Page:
Trust chief nurse and executive Professor Em Wilkinson-Brice has been appointed to the role of deputy chief people officer at NHS England and NHS Improvement (NHSE/I).
“I am delighted to be involved in a way that can help shape a new approach”
Professor Wilkinson-Brice will join the government arms-length bodies from Royal Devon and Exeter NHS Foundation Trust, where she is currently both deputy chief executive and chief nurse.
The two national bodies, which are currently in the process of merging, said the new position would play a leading role in developing and implementing the NHS People Plan.
An interim version of the plan was published in May and set out a range of ambitions and ideas on workforce issues, especially the ongoing shortage of nurses.
However, the final version of the plan is not due to be published “towards the end of the year”, said the two government arms’-length bodies.
The timing of the full plan is expected to come after the government’s latest spending review is finally revealed in the wake of the appointment of a new prime minister.
In a statement, NHS England and NHS Improvement said the plan would “help the NHS become a better place to work for staff, improve leadership culture, and boost recruitment in key roles”.
“Em’s extensive leadership and clinical experience will be vital in helping the NHS deliver on the people plan”
Professor Wilkinson-Brice will work part-time with NHS England and NHS Improvement during September, before taking up her new role on a full-time basis in October.
She has had an extensive career working in the NHS for the past 30 years, qualifying as a nurse in 1992 in Exeter, before taking up roles in Oxford specialising in cardiology and high dependency care.
She later worked as director of nursing and facilities at Derby Hospitals NHS Foundation Trust, as well as working at the Department of Health and Social Care, before returning to Exeter in 2010 where she has been chief nurse and chief operating officer.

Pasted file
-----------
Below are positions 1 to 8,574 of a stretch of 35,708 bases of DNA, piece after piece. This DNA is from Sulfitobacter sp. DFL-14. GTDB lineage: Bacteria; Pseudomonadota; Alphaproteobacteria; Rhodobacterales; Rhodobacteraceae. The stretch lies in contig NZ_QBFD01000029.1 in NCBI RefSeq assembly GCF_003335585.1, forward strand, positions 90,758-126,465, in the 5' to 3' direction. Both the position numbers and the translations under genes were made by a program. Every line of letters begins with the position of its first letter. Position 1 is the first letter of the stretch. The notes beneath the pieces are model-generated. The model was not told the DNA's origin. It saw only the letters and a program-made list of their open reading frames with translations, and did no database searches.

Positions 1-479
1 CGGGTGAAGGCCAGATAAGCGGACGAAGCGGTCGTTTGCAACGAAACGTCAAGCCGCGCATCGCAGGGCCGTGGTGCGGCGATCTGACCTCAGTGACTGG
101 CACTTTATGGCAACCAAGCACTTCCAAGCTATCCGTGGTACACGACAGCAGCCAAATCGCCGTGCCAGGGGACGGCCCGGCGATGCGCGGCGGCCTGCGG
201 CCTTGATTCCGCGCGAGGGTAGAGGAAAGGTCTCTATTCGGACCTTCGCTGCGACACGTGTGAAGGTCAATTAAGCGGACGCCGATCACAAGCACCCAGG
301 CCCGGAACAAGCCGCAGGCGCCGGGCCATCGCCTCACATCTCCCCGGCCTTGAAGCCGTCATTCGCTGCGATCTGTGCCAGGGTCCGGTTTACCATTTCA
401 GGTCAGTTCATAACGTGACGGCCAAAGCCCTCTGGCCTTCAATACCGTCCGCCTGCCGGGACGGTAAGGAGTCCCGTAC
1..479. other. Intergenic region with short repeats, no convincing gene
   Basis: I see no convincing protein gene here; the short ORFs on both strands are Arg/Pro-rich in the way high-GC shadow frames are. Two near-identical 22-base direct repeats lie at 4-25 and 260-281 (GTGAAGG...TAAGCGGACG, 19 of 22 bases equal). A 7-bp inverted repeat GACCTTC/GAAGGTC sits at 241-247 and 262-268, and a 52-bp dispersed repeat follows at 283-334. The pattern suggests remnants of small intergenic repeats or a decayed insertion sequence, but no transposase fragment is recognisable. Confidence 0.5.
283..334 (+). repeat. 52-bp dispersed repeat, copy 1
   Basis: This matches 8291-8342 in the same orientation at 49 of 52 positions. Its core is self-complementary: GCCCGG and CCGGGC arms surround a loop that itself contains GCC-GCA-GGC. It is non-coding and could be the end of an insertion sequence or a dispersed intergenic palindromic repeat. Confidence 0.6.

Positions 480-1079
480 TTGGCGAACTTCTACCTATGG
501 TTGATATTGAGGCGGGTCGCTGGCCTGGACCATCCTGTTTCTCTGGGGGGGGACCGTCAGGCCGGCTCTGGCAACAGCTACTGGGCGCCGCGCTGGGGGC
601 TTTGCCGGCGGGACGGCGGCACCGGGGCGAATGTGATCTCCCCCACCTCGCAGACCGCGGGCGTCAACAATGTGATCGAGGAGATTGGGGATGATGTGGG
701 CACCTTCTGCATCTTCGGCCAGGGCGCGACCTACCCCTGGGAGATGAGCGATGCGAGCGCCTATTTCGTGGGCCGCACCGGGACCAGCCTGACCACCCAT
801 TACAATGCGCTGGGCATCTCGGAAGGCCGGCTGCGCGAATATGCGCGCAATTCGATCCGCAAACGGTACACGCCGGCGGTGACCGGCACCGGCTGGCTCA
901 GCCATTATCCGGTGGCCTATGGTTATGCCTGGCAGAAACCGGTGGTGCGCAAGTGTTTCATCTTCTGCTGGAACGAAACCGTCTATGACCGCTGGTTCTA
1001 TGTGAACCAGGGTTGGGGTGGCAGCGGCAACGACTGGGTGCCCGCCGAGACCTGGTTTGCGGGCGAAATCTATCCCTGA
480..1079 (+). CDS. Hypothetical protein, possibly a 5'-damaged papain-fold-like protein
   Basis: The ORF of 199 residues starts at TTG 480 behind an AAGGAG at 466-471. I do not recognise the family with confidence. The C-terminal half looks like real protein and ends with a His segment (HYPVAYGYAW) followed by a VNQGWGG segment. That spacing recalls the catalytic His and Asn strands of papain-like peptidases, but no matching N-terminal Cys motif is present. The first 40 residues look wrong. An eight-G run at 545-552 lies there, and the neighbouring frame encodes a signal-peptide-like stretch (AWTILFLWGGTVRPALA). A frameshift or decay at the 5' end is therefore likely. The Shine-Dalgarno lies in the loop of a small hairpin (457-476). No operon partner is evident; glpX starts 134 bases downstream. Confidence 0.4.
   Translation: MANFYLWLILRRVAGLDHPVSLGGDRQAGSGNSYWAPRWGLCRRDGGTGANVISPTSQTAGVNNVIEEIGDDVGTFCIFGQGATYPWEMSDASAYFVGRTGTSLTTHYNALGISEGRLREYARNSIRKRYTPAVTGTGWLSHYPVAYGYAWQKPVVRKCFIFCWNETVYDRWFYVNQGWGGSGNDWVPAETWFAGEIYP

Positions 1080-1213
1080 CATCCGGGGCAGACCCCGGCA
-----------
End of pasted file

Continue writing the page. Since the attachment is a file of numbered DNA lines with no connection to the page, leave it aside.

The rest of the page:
In recognition of her contribution and leadership of the nursing workforce, she was awarded an honorary associate professorship from both Plymouth University and the University of Exeter.
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Professor Wilkinson-Brice said: “The NHS is at its heart a people organisation – whether that is the people who need care or those delivering it.
“I am delighted to be involved in a way that can help shape a new approach that makes the NHS a more inclusive and engaging place to work and that allows people to fulfil their potential to deliver compassionate care.”
Prerana Issar, chief people officer for NHS England and NHS Improvement, said: “I am absolutely delighted that Em is going to be joining us.
“To make the NHS People Plan a success, we will need to translate our work into a set of actions that make sense to NHS organisations, and support them to make change locally.
“I want to build a team that brings in experience from the frontline NHS so that we can get this right,” she said.
“Em’s extensive leadership and clinical experience will be vital in helping the NHS deliver on the people plan, and the NHS Long Term Plan, to provide a world-class service to patients.”
The Interim NHS People Plan set out several actions that NHS services could “implement quickly” to start making an “immediate impact” on better supporting the workforce, said the national bodies
They cited expanding the NHS retention scheme to all NHS trusts and into general practice, which they claimed had so far helped retain more than a 1,000 nurses, midwives and other clinicians.
They also highlighted that a “new offer” was being developed that would set out what “our staff can expect from the NHS as a modern employer”.
This offer would cover how the NHS will create a “healthy, inclusive and compassionate culture” as well as outlining how staff should have a voice and freedom to speak up, said the two agencies.
In addition, the noted that interim plan asked all NHS boards to set targets for black and minority ethnic representation across their workforce, including at senior levels by the end of 2020-21.
The people plan – formerly know as the NHS Workforce Implementation Plan – forms part of the broader NHS Long Term Plan, which was published in January this year.
The long-term plan promised to provide funding for thousands more nurse clinical placements from 2019-20, representing a 25% increase.
It also pledged to improve nurse retention by at least 2% by 2025, equivalent to an extra 12,400 nurse, and to bring in new national arrangements to support NHS bodies to recruit overseas staff.
Find out more about the NHS Long Term Plan by visiting our special landing page: NHS Long Term Plan